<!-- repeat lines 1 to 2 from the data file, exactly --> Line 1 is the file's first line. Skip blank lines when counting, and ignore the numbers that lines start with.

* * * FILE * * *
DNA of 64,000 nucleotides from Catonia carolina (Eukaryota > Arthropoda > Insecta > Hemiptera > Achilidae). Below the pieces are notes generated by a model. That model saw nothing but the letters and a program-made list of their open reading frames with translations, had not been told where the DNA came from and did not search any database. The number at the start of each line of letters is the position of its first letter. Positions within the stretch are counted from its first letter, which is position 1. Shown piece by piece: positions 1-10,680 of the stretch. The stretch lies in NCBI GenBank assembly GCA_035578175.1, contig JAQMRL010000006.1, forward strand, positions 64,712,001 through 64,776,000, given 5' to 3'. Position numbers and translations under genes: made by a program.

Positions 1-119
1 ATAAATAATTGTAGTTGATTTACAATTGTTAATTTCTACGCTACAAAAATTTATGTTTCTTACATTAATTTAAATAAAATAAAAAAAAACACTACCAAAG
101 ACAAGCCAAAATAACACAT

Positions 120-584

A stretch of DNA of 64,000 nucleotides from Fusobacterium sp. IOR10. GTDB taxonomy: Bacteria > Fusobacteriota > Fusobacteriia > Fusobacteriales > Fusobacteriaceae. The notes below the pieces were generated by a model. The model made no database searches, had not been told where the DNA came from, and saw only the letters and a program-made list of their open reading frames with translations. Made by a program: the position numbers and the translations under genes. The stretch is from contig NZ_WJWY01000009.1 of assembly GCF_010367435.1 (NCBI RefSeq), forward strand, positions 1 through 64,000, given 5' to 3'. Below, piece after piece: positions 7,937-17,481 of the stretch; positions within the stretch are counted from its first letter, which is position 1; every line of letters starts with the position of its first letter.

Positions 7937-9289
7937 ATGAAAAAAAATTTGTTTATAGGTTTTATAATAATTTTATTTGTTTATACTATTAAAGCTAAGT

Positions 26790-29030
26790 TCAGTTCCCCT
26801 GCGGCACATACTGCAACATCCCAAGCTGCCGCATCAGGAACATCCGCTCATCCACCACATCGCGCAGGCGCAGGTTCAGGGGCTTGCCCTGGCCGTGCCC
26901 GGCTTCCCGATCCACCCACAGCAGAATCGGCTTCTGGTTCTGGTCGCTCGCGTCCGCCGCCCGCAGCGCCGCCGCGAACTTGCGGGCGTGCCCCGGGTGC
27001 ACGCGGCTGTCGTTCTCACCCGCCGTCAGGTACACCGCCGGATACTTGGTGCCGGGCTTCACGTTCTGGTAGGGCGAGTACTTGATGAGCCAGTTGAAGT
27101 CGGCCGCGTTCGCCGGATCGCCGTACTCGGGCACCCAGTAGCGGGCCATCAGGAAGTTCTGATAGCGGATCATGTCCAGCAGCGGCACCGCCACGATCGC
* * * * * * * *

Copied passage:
DNA of 64,000 nucleotides from Catonia carolina (Eukaryota > Arthropoda > Insecta > Hemiptera > Achilidae). Below the pieces are notes generated by a model. That model saw nothing but the letters and a program-made list of their open reading frames with translations, had not been told where the DNA came from and did not search any database. The number at the start of each line of letters is the position of its first letter. Positions within the stretch are counted from its first letter, which is position 1. Shown piece by piece: positions 1-10,680 of the stretch. The stretch lies in NCBI GenBank assembly GCA_035578175.1, contig JAQMRL010000006.1, forward strand, positions 64,712,001 through 64,776,000, given 5' to 3'. Position numbers and translations under genes: made by a program.

Positions 1-119